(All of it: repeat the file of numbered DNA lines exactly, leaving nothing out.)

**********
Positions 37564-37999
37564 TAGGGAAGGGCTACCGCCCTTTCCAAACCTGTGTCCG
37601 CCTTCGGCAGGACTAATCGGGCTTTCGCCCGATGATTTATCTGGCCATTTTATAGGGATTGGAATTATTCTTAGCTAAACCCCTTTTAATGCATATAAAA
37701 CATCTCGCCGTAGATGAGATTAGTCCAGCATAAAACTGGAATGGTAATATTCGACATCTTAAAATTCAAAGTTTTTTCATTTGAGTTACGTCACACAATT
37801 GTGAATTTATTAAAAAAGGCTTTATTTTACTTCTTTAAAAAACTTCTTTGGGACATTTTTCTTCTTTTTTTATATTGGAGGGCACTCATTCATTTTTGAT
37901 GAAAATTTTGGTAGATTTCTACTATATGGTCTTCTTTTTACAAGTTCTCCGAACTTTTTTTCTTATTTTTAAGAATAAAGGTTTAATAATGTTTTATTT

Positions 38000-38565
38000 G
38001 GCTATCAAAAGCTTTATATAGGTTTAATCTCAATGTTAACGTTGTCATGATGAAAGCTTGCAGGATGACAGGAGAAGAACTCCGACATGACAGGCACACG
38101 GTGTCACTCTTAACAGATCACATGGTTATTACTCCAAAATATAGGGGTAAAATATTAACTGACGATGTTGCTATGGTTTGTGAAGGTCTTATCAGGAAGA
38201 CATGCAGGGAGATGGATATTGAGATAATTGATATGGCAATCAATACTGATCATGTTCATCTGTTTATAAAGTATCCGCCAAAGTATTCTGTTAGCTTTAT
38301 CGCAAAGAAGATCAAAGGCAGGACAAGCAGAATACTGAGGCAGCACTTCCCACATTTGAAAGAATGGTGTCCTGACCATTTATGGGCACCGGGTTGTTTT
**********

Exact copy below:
Positions 37564-37999
37564 TAGGGAAGGGCTACCGCCCTTTCCAAACCTGTGTCCG
37601 CCTTCGGCAGGACTAATCGGGCTTTCGCCCGATGATTTATCTGGCCATTTTATAGGGATTGGAATTATTCTTAGCTAAACCCCTTTTAATGCATATAAAA
37701 CATCTCGCCGTAGATGAGATTAGTCCAGCATAAAACTGGAATGGTAATATTCGACATCTTAAAATTCAAAGTTTTTTCATTTGAGTTACGTCACACAATT
37801 GTGAATTTATTAAAAAAGGCTTTATTTTACTTCTTTAAAAAACTTCTTTGGGACATTTTTCTTCTTTTTTTATATTGGAGGGCACTCATTCATTTTTGAT
37901 GAAAATTTTGGTAGATTTCTACTATATGGTCTTCTTTTTACAAGTTCTCCGAACTTTTTTTCTTATTTTTAAGAATAAAGGTTTAATAATGTTTTATTT

Positions 38000-38565
38000 G
38001 GCTATCAAAAGCTTTATATAGGTTTAATCTCAATGTTAACGTTGTCATGATGAAAGCTTGCAGGATGACAGGAGAAGAACTCCGACATGACAGGCACACG
38101 GTGTCACTCTTAACAGATCACATGGTTATTACTCCAAAATATAGGGGTAAAATATTAACTGACGATGTTGCTATGGTTTGTGAAGGTCTTATCAGGAAGA
38201 CATGCAGGGAGATGGATATTGAGATAATTGATATGGCAATCAATACTGATCATGTTCATCTGTTTATAAAGTATCCGCCAAAGTATTCTGTTAGCTTTAT
38301 CGCAAAGAAGATCAAAGGCAGGACAAGCAGAATACTGAGGCAGCACTTCCCACATTTGAAAGAATGGTGTCCTGACCATTTATGGGCACCGGGTTGTTTT